Saturday, November 5, 2016

Undecided: My Civil Discussion with a Confused Voter

I had a rare experience the other day -- a conversation with an undecided voter who was interested in hearing my thoughts. It was particularly interesting because she was a nurse helping to take care of my daughter during a scary stay at the hospital.

In a setting like that, I'm pretty good about not raising politics or forcing my views on anyone. But it was the day after the Cubs had won the World Series, and I mentioned that my Facebook friends seemed pretty excited about it, and it was a nice break from all the political chatter.

She said, "I know what you mean. Boy, what do you think about Hillary's emails? It sounds pretty bad." I told her that I think people are suggesting the "scandal" is worse than it is -- and that if Hillary had broken the law, she'd be prosecuted and convicted. She's not above the law and has never claimed to be.

But the nurse said she just doesn't know what to believe because there's so much bad stuff on both sides -- and many of her friends have told her some really negative things about Hillary. I asked innocently, "Would you like to hear what I think?" And here's what I said:

While many people don't like Hillary, there's no doubt she's experienced. She's been First Lady, the Secretary of State, and a senator. She knows our international allies, and understands the complex relationships we have. So I think she's the best choice for people who care about national security international stability.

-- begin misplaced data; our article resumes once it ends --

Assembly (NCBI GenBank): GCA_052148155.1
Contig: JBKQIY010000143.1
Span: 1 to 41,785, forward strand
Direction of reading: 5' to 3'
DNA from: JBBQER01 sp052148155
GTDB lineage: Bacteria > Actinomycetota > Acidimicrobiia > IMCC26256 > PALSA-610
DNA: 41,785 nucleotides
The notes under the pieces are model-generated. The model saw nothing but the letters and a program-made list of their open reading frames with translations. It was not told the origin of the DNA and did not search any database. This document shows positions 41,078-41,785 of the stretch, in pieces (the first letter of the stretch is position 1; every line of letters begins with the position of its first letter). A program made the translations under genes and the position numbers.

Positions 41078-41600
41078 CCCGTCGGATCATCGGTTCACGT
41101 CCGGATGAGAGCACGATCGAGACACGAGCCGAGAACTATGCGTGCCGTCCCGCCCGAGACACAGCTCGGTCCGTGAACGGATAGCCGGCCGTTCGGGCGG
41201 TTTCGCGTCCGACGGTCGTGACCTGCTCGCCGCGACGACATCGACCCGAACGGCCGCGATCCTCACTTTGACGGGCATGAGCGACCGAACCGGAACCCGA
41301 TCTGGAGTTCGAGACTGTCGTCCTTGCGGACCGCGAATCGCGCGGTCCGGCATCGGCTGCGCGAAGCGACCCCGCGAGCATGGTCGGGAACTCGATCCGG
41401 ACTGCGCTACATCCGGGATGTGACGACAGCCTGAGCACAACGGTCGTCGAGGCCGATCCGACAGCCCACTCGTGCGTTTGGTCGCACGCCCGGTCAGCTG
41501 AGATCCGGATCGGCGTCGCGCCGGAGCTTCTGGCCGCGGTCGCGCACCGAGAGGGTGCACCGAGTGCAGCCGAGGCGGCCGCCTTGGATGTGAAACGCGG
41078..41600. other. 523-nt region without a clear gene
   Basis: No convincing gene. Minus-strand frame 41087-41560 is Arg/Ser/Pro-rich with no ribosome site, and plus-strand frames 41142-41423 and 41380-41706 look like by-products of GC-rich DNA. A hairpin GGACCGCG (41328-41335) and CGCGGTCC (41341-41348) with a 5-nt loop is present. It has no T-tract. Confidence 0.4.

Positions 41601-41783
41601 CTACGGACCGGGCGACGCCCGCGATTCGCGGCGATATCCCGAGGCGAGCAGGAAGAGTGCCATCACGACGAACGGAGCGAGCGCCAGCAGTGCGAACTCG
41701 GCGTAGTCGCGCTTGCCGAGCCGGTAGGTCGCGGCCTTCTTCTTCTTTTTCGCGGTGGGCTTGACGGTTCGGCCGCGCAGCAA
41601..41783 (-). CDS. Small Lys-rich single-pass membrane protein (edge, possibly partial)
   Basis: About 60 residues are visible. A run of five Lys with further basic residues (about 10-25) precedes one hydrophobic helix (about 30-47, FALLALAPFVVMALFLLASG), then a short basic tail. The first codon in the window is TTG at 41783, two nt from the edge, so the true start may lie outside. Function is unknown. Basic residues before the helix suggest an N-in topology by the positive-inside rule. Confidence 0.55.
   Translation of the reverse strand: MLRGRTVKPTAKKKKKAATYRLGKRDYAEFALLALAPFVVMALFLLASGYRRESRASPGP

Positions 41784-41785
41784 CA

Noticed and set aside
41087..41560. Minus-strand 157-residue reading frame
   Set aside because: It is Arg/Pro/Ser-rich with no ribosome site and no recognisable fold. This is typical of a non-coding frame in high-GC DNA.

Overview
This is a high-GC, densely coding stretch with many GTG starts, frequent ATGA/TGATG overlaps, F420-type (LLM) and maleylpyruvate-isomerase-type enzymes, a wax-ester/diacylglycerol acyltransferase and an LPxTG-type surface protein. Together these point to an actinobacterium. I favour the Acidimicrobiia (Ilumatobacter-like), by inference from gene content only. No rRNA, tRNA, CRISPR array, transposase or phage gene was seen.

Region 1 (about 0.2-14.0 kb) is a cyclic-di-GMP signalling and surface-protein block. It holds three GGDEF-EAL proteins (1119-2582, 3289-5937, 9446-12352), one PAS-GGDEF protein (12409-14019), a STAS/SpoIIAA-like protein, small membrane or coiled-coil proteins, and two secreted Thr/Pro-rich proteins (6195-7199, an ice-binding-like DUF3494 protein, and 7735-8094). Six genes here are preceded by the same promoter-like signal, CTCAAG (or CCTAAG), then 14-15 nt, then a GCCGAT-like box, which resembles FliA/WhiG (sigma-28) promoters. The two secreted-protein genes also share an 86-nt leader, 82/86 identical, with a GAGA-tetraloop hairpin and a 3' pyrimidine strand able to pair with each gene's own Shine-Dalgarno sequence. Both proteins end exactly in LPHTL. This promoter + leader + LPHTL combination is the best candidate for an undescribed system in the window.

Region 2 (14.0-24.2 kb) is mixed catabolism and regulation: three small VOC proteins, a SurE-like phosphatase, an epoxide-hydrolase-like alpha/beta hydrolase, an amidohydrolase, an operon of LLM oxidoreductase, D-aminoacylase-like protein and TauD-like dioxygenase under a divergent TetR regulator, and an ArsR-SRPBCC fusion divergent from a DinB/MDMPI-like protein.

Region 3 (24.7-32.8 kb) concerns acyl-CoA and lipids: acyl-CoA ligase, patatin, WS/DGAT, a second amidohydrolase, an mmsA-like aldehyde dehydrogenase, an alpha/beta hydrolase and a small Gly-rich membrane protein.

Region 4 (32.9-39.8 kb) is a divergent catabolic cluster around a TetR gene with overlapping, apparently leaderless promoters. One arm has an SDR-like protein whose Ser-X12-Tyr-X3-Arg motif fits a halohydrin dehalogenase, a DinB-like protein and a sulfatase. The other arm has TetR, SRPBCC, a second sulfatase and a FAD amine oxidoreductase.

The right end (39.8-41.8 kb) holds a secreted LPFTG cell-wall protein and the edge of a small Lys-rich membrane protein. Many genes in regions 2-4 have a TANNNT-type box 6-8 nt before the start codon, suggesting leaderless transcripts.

One of the issues I most care about the most is health care. (And since she's a nurse, I assume she cares a little about that too.) And an independent analysis shows that under Trump's health proposals, as many as 25 million people would lose health coverage. And low-income families and people with complex medical needs would be hurt the most.

The president is only one person. Hillary will appoint good people, and I don't care if they're "insiders" if they will work toward positive change.

She then asked about the Supreme Court, and I conceded that if that's the only thing she cares about and wants the NRA and right-wing groups to select our justices, that's what Trump would do. But I told her that even if I shared her views about that, I'd still vote for Hillary for all the other reasons.

It was a civil, candid exchange of ideas, which is all too rare this year. And it was obvious that she's pained by this choice. She will vote, and she wants to make the right decision, and she's confused by all the name-calling, rumors, and accusations. So yes, there are undecided voters among us, and they're not all jerks.

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